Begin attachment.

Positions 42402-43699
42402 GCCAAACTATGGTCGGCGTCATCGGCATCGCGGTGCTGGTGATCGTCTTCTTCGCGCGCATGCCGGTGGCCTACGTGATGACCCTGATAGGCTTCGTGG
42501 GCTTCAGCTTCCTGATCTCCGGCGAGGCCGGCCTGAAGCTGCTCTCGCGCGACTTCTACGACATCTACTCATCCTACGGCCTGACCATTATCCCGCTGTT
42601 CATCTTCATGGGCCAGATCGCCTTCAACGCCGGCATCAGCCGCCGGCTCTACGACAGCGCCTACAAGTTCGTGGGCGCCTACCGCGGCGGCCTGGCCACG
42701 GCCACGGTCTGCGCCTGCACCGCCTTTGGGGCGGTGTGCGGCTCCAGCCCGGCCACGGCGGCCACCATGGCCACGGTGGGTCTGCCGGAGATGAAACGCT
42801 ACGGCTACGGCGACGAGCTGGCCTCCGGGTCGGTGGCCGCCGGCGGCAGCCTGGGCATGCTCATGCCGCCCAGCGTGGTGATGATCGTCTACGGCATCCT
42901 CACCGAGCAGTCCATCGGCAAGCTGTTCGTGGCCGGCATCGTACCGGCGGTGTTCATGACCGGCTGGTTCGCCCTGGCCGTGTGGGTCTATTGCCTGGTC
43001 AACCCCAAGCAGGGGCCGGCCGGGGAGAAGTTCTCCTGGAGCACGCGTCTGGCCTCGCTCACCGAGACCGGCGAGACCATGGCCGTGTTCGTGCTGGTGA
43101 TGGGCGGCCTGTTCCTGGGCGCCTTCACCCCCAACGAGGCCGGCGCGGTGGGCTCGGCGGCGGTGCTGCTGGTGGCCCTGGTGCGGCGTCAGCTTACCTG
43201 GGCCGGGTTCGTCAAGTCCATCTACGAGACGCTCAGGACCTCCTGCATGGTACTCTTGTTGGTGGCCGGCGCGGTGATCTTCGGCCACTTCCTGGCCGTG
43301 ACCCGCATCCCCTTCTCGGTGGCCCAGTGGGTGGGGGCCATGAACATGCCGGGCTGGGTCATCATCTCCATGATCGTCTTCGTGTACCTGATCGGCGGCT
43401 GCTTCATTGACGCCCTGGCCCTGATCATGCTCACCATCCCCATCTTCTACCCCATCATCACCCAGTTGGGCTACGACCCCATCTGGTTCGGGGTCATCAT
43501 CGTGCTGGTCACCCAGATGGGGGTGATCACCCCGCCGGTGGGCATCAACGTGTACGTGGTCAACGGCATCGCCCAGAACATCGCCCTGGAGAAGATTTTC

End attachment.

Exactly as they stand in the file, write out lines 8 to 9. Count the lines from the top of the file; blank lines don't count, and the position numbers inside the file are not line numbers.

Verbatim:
43001 AACCCCAAGCAGGGGCCGGCCGGGGAGAAGTTCTCCTGGAGCACGCGTCTGGCCTCGCTCACCGAGACCGGCGAGACCATGGCCGTGTTCGTGCTGGTGA
43101 TGGGCGGCCTGTTCCTGGGCGCCTTCACCCCCAACGAGGCCGGCGCGGTGGGCTCGGCGGCGGTGCTGCTGGTGGCCCTGGTGCGGCGTCAGCTTACCTG